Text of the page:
The multiple cached plans technique would definitely be tricky :) I'm expecting most of the parsing overhead would happen only once per query (rather than, say, once per cached plan), and that it would gracefully avoid catastrophic failures such as you demonstrate while adding little to execution time for a prepared query. But I can't back up that expectation, yet :)

Chris said...

Hi, I'm a developer... not a DBA. We don't have a DBA, so I was tasked with figuring out what was going with some triggers in our Postgres 8.1 database. This article is the only thing I could find that helped. In fact, I started using strings/executions instead of just plain statements all over and cut execution time by over 90%.

Anyway, it seems like caching of a bad plan for functions is a huge failure... and I'm a little shocked I didn't find any other references to it out there. Maybe I'm looking in the wrong place. Can anyone refer me to some documentation or something that points this postgres foible out? Or suggests this awesome solution as a best-practice?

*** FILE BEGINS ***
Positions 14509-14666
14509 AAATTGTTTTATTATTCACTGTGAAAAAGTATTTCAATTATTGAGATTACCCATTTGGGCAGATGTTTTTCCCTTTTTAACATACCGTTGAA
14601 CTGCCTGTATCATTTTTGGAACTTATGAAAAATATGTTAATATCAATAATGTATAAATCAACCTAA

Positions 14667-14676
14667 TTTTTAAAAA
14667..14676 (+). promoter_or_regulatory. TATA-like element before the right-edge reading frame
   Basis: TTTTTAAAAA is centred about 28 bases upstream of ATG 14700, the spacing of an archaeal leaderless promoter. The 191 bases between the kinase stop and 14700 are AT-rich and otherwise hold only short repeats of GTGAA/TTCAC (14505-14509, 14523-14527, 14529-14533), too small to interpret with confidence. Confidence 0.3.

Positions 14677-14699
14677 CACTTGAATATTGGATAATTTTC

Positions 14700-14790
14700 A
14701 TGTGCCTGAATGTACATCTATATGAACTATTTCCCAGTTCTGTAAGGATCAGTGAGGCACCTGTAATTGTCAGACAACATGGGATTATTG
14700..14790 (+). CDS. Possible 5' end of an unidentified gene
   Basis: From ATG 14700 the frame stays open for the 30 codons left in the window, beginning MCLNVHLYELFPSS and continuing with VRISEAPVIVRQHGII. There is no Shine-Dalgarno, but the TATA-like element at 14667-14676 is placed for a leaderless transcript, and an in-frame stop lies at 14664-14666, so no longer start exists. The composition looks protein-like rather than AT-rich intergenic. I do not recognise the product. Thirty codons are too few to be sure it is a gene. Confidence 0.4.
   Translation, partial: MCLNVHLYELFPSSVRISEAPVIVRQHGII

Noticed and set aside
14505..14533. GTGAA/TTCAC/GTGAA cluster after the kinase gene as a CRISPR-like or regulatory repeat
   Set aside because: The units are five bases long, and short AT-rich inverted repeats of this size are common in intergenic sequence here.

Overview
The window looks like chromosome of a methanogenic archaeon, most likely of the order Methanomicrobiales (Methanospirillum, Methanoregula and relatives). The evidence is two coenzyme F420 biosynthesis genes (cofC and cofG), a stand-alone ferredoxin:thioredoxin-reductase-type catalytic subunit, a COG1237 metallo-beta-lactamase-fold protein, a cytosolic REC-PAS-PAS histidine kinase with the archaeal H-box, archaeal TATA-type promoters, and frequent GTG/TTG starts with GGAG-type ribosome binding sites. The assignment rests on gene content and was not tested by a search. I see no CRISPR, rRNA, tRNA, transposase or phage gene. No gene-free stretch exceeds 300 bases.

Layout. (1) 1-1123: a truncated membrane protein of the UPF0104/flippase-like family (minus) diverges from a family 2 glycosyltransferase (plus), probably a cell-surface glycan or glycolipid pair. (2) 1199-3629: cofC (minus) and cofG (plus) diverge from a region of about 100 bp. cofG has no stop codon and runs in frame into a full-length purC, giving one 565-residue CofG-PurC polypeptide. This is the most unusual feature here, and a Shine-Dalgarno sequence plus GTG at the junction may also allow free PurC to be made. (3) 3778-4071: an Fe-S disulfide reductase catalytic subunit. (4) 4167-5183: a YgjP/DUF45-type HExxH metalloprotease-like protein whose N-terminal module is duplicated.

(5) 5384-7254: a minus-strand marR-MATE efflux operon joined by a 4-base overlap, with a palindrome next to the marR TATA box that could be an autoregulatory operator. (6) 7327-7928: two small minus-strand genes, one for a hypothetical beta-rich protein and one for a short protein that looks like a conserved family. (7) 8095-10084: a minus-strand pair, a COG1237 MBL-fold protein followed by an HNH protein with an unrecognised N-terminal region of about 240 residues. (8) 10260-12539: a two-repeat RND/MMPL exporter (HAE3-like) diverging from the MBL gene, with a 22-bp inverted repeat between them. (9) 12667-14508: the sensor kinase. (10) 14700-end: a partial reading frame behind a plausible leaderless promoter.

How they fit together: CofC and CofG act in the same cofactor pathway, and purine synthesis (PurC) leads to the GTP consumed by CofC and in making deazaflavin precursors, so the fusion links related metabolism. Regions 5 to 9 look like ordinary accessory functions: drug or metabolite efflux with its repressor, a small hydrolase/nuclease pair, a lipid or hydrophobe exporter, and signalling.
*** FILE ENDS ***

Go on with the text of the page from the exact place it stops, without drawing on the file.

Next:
Of course, the proof is in the pudding.. and the query is way better. But, still it'd be nice to read more about this.

I appreciate any input.

Greg Sabino Mullane said...

Chris:

I don't think you'll find too much info out there. It's just a limitation of Postgres - it has to make a best one-time guess. For a lot of functions, this works out.

The official docs mention it as an almost aside, buried deep in here:

http://www.postgresql.org/docs/current/static/plpgsql-implementation.html#PLPGSQL-PLAN-CACHING

There is probably many posts on the Postgres mailing lists that have pointed out this trick as well.

Robert said...

Thank you very much. That solved my problem!

Anonymous said...

It sounds like a workaround that everybody uses and having to build a query dynamically just for this reason sounds silly. It makes the code not easy to read and adds complexity. I don't get why still was not implemented a better way to let the parser know that a new plan should be created for the query? Oracle has HINTS, there is no such thing here?

Greg Sabino Mullane said...

Anon: There is some work lately on solving this problem, but without hints: more of an automatic reparsing as necessary. Hints are a hot topic but generally frowned upon in the Postgres world as being more trouble than they are worth.

Greg Sabino Mullane said...

Anonymous, this is mostly fixed as of version 9.2. Please read http://blog.endpoint.com/2014/04/custom-plans-prepared-statements-in.html